$ capsh --decode=0000001fffffffff
0x0000001fffffffff=cap_chown,cap_dac_override,cap_dac_read_search,cap_fowner,cap_fsetid,cap_kill,cap_setgid,cap_setuid,cap_setpcap,cap_linux_immutable,cap_net_bind_service,cap_net_broadcast,cap_net_admin,cap_net_raw,cap_ipc_lock,cap_ipc_owner,cap_sys_module,cap_sys_rawio,cap_sys_chroot,cap_sys_ptrace,cap_sys_pacct,cap_sys_admin,cap_sys_boot,cap_sys_nice,cap_sys_resource,cap_sys_time,cap_sys_tty_config,cap_mknod,cap_lease,cap_audit_write,cap_audit_control,cap_setfcap,cap_mac_override,cap_mac_admin,cap_syslog,cap_wake_alarm,cap_block_suspend

You can view the current SELinux context using id or cat /proc/self/attr/current commands. Previous context could be viewed by cat /proc/self/attr/prev.

View context of the files: ls -Z

View context of the running processes: ps -Z

Get root access

The first thing I did was to use dirtycow for its intended purpose — to spoof the /system/bin/run-as, which allows me to set UID / GID to 0 (same stuff su does). However, I could not mount the file systems (as well as tmpfs), could not load kernel modules and view dmesg. I could not even browse the directory which had the 0700 permissions and belonged to other system users. I could only read and write to a block device. Viewing the files or directories was possible only when appropriate UID / GID were set to a specified user (invented my own wheel - su alternative, which sets SELinux context and user / group. This helped me to understand internals).

Then I made the dump of the entire firmware, boot and recovery:

$ dd if=/dev/block/mmcblk0 of=/storage/sdcard1/mmcblk0.img
$ dd if=/dev/block/platform/msm_sdcc.1/by-name/boot of=/storage/sdcard1/boot.img
$ dd if=/dev/block/platform/msm_sdcc.1/by-name/recovery of=/storage/sdcard1/recovery.img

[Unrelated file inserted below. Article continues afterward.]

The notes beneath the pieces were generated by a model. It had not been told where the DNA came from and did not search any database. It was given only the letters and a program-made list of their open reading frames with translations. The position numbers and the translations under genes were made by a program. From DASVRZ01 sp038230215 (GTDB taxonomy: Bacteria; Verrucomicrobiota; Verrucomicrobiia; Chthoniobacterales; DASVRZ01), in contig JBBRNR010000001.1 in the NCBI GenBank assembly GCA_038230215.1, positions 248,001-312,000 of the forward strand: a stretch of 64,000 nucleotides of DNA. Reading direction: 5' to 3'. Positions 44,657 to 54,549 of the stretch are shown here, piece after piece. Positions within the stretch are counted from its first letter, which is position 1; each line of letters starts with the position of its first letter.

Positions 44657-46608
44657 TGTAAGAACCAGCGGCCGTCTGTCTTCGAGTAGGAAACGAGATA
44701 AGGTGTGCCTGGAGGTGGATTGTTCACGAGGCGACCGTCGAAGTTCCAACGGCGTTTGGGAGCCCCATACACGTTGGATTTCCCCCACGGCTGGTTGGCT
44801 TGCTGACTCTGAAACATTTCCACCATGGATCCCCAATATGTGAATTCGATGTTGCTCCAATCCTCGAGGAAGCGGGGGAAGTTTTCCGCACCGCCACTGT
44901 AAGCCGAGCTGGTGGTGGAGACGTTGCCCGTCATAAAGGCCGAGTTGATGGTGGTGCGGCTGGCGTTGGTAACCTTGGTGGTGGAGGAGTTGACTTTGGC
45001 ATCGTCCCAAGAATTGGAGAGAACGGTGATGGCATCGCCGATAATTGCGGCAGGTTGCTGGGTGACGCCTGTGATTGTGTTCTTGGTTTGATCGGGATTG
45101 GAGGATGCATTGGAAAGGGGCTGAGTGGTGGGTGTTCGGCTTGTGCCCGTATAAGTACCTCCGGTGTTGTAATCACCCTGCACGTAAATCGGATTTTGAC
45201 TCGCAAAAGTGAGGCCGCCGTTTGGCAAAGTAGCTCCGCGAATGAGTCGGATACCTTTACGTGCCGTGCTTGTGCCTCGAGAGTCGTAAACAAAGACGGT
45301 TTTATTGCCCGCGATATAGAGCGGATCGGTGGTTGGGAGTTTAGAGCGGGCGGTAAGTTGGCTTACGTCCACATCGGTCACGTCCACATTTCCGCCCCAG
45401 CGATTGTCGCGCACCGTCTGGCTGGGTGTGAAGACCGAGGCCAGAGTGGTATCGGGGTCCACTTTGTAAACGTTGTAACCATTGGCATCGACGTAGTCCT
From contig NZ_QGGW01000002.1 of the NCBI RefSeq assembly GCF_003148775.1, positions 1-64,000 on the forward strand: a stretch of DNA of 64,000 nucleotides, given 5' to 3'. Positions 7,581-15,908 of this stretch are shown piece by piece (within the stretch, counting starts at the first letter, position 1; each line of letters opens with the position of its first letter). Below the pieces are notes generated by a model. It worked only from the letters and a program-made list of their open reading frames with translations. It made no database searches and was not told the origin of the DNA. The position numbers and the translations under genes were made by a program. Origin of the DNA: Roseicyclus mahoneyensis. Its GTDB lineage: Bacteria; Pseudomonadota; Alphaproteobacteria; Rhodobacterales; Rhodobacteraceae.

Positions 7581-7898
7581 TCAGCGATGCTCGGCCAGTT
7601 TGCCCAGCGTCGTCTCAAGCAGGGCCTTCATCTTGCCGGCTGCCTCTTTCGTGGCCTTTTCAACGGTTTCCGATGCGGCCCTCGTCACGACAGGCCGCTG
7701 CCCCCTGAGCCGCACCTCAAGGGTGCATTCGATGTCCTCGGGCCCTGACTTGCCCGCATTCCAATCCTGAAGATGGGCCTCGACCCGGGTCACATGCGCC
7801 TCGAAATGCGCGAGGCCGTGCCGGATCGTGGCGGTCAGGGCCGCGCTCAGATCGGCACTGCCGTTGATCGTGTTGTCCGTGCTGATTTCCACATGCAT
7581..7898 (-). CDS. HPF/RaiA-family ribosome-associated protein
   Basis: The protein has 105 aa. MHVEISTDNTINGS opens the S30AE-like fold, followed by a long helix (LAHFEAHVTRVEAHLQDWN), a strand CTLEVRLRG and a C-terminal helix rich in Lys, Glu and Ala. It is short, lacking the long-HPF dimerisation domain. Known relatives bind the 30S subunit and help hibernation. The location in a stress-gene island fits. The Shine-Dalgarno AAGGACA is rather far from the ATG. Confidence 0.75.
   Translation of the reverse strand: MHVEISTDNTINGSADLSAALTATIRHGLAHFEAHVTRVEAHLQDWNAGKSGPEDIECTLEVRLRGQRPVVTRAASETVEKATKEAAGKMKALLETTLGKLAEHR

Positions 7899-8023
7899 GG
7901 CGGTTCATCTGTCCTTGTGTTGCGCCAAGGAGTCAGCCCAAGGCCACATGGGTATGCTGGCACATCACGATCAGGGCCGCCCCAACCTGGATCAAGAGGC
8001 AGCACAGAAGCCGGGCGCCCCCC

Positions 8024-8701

You can examine the full dump using utilities such as kpartx and unpackbootimg. The kpartx -a mmbblk0.img command creates a virtual block device which is available by /dev/mapper/loop0 path. You can work with your dump like with a regular block device. Dumps of the boot and recovery partitions can be unpacked using the unpackbootimg.

Then I tried to zero the recovery, just to check whether write operations work, and then immediately restored recovery from the dump.

If I could write into block devices, then I could also write the custom recovery. I found the TWRP of Brigadier, flashed it into recovery partition and restarted the phone: adb reboot recovery. I didn't see anything related to TWRP, only Android icon with an exclamation mark. It looked like a standard Android recovery, not like TWRP.

I rebooted my phone into normal mode, ran the exploit and checked the hash of the recovery partiton — hash matched the original. I tried to write the data again — hash changed! Then I remembered about the Linux page cache and flushed it (echo 3 > /proc/sys/vm/drop_caches) - hash value matched the original again. Thus everything I wrote to a block device was "redirected" into /dev/null without any error and sometimes settled in the Linux cache. But how does the firmware update work? And how is the user data stored into the internal memory? I had to dig further.